New Dashboard Showcases Innovative Education Ideas
From lockdowns to remote learning, everyone from academics to politicians will debate and dissect the impact of the COVID-19 pandemic on American students — and the federal government’s $189 billion response — for years to come.
But we can’t wait years for the answers and direction we urgently need now.
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Families, school leaders and educators need real-time insight into what can make a difference in getting back to school. Policy makers need an immediate view of the most promising ways to invest historic sums in education.
Reports of widening student achievement gaps and fatigue among parents, students, and teachers are cause for grave concern. Combined with the polarizing political fights and the whiplash of reopening policies, it’s easy to see how one might feel like it’s all futile.
While there are challenges, there are also bright spots where schools are innovating. Aided by a strong federal response in two jurisdictions, some states and districts are developing new ways to meet challenges and improve student outcomes despite remarkable adversity.
As leaders of three organizations dedicated to strengthening and supporting our education systems, we firmly believe that our country’s schools can emerge from nearly two turbulent years strongly positioned for success. America’s schools have the potential to make generational progress by providing high-quality education, supporting students and families, and equipping and empowering educators.
Our organizations are proud to launch a new tool this week that showcases innovative, high-potential actions that states, districts, and schools are taking right now that deserve further consideration and emulation.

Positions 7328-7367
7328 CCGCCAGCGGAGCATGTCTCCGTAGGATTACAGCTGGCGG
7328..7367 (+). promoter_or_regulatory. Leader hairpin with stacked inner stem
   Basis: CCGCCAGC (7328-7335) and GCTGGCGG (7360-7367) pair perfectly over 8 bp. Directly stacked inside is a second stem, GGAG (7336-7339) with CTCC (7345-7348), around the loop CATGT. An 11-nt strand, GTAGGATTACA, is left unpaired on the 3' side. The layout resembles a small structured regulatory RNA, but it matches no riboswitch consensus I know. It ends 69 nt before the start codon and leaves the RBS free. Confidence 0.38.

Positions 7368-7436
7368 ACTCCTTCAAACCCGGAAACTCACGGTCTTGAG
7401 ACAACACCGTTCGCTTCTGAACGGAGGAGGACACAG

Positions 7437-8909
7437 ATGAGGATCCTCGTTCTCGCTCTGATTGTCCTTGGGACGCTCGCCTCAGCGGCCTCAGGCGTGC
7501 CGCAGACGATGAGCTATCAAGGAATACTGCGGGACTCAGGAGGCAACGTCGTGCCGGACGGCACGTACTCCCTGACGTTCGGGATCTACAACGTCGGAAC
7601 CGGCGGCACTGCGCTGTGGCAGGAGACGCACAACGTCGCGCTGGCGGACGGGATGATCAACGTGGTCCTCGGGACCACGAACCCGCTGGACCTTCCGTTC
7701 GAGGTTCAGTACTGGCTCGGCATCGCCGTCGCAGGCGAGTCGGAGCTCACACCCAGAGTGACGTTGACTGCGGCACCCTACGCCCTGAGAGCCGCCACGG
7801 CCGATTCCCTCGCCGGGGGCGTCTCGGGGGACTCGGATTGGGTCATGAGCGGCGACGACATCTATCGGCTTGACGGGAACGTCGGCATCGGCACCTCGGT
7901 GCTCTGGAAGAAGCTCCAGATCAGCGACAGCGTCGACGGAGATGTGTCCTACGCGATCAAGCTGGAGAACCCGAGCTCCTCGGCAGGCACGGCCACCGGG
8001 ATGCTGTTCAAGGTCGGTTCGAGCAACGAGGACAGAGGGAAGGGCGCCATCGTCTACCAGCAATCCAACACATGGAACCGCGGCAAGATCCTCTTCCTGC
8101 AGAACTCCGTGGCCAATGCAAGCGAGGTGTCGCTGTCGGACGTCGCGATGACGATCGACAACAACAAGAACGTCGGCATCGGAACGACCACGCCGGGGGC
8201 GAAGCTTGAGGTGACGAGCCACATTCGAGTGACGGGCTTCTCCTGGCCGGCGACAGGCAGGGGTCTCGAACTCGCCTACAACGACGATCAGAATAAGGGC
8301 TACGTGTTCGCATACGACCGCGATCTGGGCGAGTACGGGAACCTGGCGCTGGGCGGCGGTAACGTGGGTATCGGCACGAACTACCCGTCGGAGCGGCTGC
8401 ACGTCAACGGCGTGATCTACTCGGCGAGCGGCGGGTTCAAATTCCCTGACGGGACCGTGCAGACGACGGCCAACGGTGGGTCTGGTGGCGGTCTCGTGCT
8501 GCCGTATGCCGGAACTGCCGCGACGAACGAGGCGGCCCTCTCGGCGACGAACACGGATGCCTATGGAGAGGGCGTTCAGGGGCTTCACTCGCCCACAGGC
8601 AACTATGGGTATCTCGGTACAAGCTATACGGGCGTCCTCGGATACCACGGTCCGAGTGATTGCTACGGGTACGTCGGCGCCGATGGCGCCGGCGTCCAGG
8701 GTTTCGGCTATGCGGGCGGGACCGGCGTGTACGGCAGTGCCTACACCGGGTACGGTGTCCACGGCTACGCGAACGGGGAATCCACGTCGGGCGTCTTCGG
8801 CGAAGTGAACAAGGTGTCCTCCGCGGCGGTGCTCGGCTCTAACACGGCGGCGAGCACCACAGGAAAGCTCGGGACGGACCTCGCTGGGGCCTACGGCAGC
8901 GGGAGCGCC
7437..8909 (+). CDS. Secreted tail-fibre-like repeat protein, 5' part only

Our platform – the Ed Recovery Hub – identifies strong recovery practices for a variety of school community needs. These include promising approaches to accelerate student learning, support educators and families, and improve facilities and technology.
Not only will we consolidate these innovations into a convenient online platform for school districts, but we will also provide useful context. The practices will be reviewed by a panel of national education experts from leading parent, teacher and civil rights organizations to offer deeper insight into how these investments will benefit schools and communities. students.
Already, we have seen promising and bold actions by several states and districts using relief funds to face adversity with ingenuity:
In Arizona, state and district officials are coordinating the large-scale expansion of early childhood education programs, in addition to statewide upgrades to K-12 transportation systems.
Texas is making a strong statement in favor of using data to focus instruction and boost student learning, while individual state districts are making potentially transformational investments in coaching student success and their teaching staff.
Connecticut is using federal COVID-19 funding to re-engage students who have become disconnected during the pandemic by providing in-home family support for children returning to school. It also helps address potential health or wellness needs, while helping families navigate learning supports like tutoring and summer school.
Practices like these and many more highlighted on the EduRecoveryHub show a concerted effort by states and districts to support schools and families — not just to deal with the unpredictable nature of the pandemic, but to rethink the ways in which they can succeed in the essential tasks of educating, protecting and empowering children and their communities.
Have we captured all the good examples? Definitely not.
There are certainly more instances of transformative work being done by dedicated educators and K-12 administrators. In the coming weeks, we will work to bring them to the attention of all states and school districts. We will update existing examples and seek the partnership of allies who share our passion and concerns and who could lead their own recovery financing efforts.
The pandemic has strained the country’s education system more than at any other time in modern history — and the country has responded with unprecedented federal resources.
Americans have the opportunity and the responsibility to ensure that these resources lead to the improvements school systems need to weather the storm and improve student outcomes.
Jim Cowen is executive director of the Collaborative for Student Success. Robin Lake is director of the Center on Reinventing Public Education. Chad Aldeman is Policy Director of the Edunomics Lab at Georgetown University.
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